Economic and technical analysis of distributed utility benefits for hydrogen refueling stations. Final report

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This report presents the potential economic benefits of operating hydrogen refueling stations to accomplish two objectives: supply pressurized hydrogen for vehicles, and supply distributed utility generation, transmission and distribution peaking energy and capacity to the utility. The study determined under what circumstances using a hydrogen-fueled generator as a distributed utility generation source, co-located with the hydrogen refueling station components (electrolyzer and storage), would result in cost savings to the station owner, and hence lower hydrogen production costs. The systems studied include a refueling station (including such components as an electrolyzer, storage, hydrogen dispensers, and compressors) plus on-site hydrogen fueled electricity ... continued below

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[125] p.

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Iannucci, J.J.; Eyer, J.M.; Horgan, S.A. & Schoenung, S.M. April 1, 1998.

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Description

This report presents the potential economic benefits of operating hydrogen refueling stations to accomplish two objectives: supply pressurized hydrogen for vehicles, and supply distributed utility generation, transmission and distribution peaking energy and capacity to the utility. The study determined under what circumstances using a hydrogen-fueled generator as a distributed utility generation source, co-located with the hydrogen refueling station components (electrolyzer and storage), would result in cost savings to the station owner, and hence lower hydrogen production costs. The systems studied include a refueling station (including such components as an electrolyzer, storage, hydrogen dispensers, and compressors) plus on-site hydrogen fueled electricity generation units (e.g., fuel cells or combustion engines). The operational strategy is to use off-peak electricity in the electrolyzer to fill hydrogen storage, and to dispatch the electricity generation about one hour per day to meet the utility`s local and system peaks. The utility was assumed to be willing to pay for such service up to its avoided generation, fuel, transmission and distribution costs.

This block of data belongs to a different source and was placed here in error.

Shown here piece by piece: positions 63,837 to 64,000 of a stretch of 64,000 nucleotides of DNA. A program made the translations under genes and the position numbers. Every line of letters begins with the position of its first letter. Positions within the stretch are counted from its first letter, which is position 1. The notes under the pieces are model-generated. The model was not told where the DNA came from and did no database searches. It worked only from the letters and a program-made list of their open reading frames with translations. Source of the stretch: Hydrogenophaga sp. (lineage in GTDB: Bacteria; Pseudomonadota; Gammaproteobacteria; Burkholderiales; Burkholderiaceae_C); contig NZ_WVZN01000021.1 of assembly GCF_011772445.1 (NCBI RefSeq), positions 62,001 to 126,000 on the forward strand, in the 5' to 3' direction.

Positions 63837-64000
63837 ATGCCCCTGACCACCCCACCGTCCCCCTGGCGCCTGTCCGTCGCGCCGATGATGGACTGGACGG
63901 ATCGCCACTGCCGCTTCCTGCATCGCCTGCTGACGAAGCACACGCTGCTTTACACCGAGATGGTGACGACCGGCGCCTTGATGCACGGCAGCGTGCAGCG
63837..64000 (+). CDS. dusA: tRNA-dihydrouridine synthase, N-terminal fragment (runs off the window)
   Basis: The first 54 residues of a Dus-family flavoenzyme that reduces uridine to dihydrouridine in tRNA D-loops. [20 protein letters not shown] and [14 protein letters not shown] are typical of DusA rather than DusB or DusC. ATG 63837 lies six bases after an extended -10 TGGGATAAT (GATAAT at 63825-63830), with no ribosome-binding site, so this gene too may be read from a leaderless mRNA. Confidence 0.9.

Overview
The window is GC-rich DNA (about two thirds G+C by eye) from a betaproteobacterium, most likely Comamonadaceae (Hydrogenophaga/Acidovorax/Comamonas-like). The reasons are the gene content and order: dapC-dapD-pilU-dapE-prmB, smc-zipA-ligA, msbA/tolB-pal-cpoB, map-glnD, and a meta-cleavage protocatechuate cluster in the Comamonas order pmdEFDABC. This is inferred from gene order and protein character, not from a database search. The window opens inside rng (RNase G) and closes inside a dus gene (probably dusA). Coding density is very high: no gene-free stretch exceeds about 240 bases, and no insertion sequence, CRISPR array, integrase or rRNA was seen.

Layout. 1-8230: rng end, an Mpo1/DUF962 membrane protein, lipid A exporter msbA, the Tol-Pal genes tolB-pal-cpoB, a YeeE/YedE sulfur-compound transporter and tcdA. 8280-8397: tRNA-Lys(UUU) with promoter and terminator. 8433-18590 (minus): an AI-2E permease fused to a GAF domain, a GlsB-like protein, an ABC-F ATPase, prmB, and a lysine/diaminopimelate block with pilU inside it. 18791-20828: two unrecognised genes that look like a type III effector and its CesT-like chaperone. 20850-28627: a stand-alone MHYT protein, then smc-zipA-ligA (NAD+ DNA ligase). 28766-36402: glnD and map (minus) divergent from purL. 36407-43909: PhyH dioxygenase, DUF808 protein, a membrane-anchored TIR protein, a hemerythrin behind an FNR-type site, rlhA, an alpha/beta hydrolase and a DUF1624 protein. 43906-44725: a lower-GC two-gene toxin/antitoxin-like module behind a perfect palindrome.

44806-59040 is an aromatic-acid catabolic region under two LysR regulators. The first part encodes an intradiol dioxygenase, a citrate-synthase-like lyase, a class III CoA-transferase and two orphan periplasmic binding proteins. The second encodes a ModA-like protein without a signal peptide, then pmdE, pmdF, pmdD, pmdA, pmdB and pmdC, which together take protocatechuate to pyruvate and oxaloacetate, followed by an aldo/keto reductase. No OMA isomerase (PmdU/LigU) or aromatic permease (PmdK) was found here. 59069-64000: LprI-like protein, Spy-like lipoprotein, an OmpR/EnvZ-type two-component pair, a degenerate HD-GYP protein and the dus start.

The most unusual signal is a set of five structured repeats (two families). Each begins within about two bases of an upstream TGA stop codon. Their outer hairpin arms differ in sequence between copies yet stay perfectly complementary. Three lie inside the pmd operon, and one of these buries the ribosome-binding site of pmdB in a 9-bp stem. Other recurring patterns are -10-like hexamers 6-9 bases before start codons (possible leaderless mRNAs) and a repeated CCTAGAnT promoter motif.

Physical Description

[125] p.

Notes

OSTI as DE99000982

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  • Other Information: PBD: Apr 1998

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  • Other: DE99000982
  • Report No.: DOE/GO/10140--T1
  • Grant Number: FC36-96GO10140
  • DOI: 10.2172/677067 | External Link
  • Office of Scientific & Technical Information Report Number: 677067
  • Archival Resource Key: ark:/67531/metadc712450

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Office of Scientific & Technical Information Technical Reports

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  • April 1, 1998

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  • Sept. 12, 2015, 6:31 a.m.

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  • Nov. 15, 2015, 5:06 p.m.

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Iannucci, J.J.; Eyer, J.M.; Horgan, S.A. & Schoenung, S.M. Economic and technical analysis of distributed utility benefits for hydrogen refueling stations. Final report, report, April 1, 1998; United States. (digital.library.unt.edu/ark:/67531/metadc712450/: accessed September 22, 2018), University of North Texas Libraries, Digital Library, digital.library.unt.edu; crediting UNT Libraries Government Documents Department.